03 April 2011

The Octopus and the Mouse

One day a very long time ago, a small, clever mouse was out on a fishing boat in the middle of the sea. It was a very small boat and a very small mouse, so when the boat tipped in a wave, the mouse found himself tossed out into the wide blue ocean, swimming for his life. The fishermen had gone far, far out on this trip, hunting for the fish that swam only in the deep dark parts of the water, and there was no land in sight.

The waves tossed the little mouse back and forth, and the mouse started to become very worried. He looked down at his swimming feet, and saw all the creatures swimming comfortably under the water. "If only I could swim like them!" the mouse thought to himself. 

He was a very clever mouse, but finally, it seemed as if all his crafty ways had deserted him, stranded now in the middle of the wide blue ocean. But the mouse didn't give up hope. Deep below him, he saw an octopus swimming in the dark depths. "Octopus!" he called, "Help me! I'm about to drown, and need to get to land!" 

The octopus surfaced and looked at the little wet mouse. "Why should I help you?" the octopus said. "The nearest island is a long way away, and I will be very tired taking you there," he complained, gesturing in the direction of the island. The clever mouse had an idea. "If you take me to land," the mouse said, "I will pay you handsomely for your troubles. I have many good things on the island there, if you will just take me. You won't regret it."

The octopus, wondering what treasures the mouse had hidden on land, agreed to take him, and told the mouse to hop up onto his head. The mouse was very tired, and gratefully climbed up on to the octopus's head as the octopus started swimming toward shore.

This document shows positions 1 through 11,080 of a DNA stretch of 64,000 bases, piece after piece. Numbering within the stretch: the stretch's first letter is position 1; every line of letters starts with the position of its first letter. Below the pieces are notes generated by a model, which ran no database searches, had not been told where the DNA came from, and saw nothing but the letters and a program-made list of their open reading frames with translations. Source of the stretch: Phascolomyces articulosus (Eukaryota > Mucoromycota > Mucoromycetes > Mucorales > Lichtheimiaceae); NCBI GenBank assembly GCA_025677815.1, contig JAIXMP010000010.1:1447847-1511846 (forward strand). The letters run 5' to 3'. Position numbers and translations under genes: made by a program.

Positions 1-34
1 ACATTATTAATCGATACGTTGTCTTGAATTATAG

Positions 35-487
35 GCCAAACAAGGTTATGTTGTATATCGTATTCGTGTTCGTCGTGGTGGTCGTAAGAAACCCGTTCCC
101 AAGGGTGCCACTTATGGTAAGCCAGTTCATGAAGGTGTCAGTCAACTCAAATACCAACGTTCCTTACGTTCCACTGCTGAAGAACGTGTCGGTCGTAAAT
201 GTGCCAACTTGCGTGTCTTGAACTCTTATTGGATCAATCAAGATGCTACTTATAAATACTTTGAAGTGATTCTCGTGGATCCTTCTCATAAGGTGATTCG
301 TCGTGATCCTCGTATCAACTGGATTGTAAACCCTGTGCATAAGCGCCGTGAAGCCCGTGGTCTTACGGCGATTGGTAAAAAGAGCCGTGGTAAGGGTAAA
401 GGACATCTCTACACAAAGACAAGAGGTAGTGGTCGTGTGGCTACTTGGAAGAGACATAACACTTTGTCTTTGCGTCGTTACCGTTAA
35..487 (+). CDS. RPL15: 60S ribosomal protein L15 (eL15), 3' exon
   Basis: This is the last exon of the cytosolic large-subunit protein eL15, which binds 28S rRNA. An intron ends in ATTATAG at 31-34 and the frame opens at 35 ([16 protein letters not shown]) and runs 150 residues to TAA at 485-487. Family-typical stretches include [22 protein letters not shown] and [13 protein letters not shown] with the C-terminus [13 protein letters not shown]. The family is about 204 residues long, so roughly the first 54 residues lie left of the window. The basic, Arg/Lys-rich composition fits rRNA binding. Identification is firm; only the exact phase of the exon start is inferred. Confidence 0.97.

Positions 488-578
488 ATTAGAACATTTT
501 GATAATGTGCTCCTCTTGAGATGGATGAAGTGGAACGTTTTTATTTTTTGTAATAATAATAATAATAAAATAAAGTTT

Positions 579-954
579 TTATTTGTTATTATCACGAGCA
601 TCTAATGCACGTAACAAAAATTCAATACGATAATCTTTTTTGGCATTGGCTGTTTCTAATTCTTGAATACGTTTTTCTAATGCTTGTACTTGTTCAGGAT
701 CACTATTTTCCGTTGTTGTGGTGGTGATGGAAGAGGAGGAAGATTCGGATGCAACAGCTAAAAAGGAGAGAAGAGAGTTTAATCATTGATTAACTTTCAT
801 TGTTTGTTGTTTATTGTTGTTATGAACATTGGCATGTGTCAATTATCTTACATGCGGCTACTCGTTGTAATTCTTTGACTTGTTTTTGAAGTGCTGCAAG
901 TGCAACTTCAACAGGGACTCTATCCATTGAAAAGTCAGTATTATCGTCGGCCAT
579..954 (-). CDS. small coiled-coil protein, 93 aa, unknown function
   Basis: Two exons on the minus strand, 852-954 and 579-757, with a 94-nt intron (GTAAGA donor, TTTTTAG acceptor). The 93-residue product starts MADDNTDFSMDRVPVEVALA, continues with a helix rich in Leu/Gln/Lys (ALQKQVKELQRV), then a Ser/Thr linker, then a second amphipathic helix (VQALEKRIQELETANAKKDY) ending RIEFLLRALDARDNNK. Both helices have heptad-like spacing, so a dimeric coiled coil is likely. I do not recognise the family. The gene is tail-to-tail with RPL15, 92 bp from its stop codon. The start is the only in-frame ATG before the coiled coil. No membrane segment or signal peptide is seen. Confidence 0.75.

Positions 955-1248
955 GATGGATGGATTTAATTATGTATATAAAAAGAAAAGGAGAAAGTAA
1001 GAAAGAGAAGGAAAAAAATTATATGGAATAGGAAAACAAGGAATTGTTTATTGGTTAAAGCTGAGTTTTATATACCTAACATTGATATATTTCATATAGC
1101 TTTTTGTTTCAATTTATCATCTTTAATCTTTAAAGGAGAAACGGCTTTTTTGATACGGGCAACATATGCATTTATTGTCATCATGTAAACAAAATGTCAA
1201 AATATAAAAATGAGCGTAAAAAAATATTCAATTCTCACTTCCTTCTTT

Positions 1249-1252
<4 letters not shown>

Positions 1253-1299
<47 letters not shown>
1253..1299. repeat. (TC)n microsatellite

Now the island was a very long way away, and the mouse had had quite a fright. They went up and down waves, passed by sail fish and sea snakes, and skirted around large beds of seaweed until the sun was low in the sky. Finally, the mouse could see the shallow ocean bottom and the little puffy sea cucumbers that lived there, near the shore. They had come to his island! 

The octopus swam right up to the island, and the little mouse hopped off of his head and onto the warm sand. Saved, at last! The mouse looked back at the octopus from the safety of shore and laughed. "Thank you!" he said. 

"Where's my payment?" the octopus demanded. "Why, I've already left my payment for you," the mouse replied, "just look on your head!" 

The octopus reached up and felt three little mouse pellets left there, and the mouse ran away into the trees, laughing.

And that is why fishermen always use a mouse to catch the octopus from the deep blue ocean, because ever since, the octopus has been trying to catch the mouse that so insulted him.

- A Tongan story


  1. Just came across this blog while looking for Tongan names.

    This story was one of my personal favorites as a child - my father would tell me this as a bedtime story.

    It's funny how things are lost in translation. The rhyme at the end in Tongan is hilarious. Our variation on this story had a crab a kingfisher also.

    Great blog btw - I look forward to reading more entries.

  2. My father told me the same story when I was a little boy growing up in Ha'apai. However, a few more funny twists to the story do not appear on this version but nevertheless; the story still makes me laugh.

    The art of "Maka Feke" in Ha'apai is a fascinating one. A "maka" made of a special stone with two nicely cut out pieces from the "pule" wrappled on top of the maka with "kafa" and a long tail made from "aka'i niu" with three or four strips of coconut leaves complete the "maka". The whole maka resembles that of a mouse. During the maka feke, the maka is dropped down to about half a metre into the water while tied to a string. The octopus hunter continually lift and drop the maka while in the water. Any octopus within the vicinity of the hunter's canoe will definitely see the maka. Instinctively, it will attack the maka in the hope of catching the mouse. Unfortunately for the octopus, it's fate is always sealed with the hunter's club(usually a piece of wood, or sometimes a blunt knive) before realising that the mouse is only a fake one.


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